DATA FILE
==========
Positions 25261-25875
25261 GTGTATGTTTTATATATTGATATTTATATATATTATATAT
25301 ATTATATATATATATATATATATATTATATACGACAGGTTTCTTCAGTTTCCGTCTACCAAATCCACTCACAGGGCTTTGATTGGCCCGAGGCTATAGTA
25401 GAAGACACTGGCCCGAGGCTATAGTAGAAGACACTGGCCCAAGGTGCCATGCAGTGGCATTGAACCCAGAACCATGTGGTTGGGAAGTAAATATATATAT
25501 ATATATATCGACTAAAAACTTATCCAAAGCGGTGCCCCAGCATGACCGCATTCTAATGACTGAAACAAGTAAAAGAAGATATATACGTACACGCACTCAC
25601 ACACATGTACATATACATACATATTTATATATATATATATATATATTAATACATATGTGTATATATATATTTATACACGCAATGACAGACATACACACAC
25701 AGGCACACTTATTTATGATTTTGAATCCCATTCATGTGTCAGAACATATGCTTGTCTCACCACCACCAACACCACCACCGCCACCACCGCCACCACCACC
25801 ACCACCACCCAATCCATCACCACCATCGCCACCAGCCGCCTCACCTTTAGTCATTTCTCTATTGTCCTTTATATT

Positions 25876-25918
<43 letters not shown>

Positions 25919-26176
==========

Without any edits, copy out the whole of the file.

Positions 25261-25875
25261 GTGTATGTTTTATATATTGATATTTATATATATTATATAT
25301 ATTATATATATATATATATATATATTATATACGACAGGTTTCTTCAGTTTCCGTCTACCAAATCCACTCACAGGGCTTTGATTGGCCCGAGGCTATAGTA
25401 GAAGACACTGGCCCGAGGCTATAGTAGAAGACACTGGCCCAAGGTGCCATGCAGTGGCATTGAACCCAGAACCATGTGGTTGGGAAGTAAATATATATAT
25501 ATATATATCGACTAAAAACTTATCCAAAGCGGTGCCCCAGCATGACCGCATTCTAATGACTGAAACAAGTAAAAGAAGATATATACGTACACGCACTCAC
25601 ACACATGTACATATACATACATATTTATATATATATATATATATATTAATACATATGTGTATATATATATTTATACACGCAATGACAGACATACACACAC
25701 AGGCACACTTATTTATGATTTTGAATCCCATTCATGTGTCAGAACATATGCTTGTCTCACCACCACCAACACCACCACCGCCACCACCGCCACCACCACC
25801 ACCACCACCCAATCCATCACCACCATCGCCACCAGCCGCCTCACCTTTAGTCATTTCTCTATTGTCCTTTATATT

Positions 25876-25918
<43 letters not shown>

Positions 25919-26176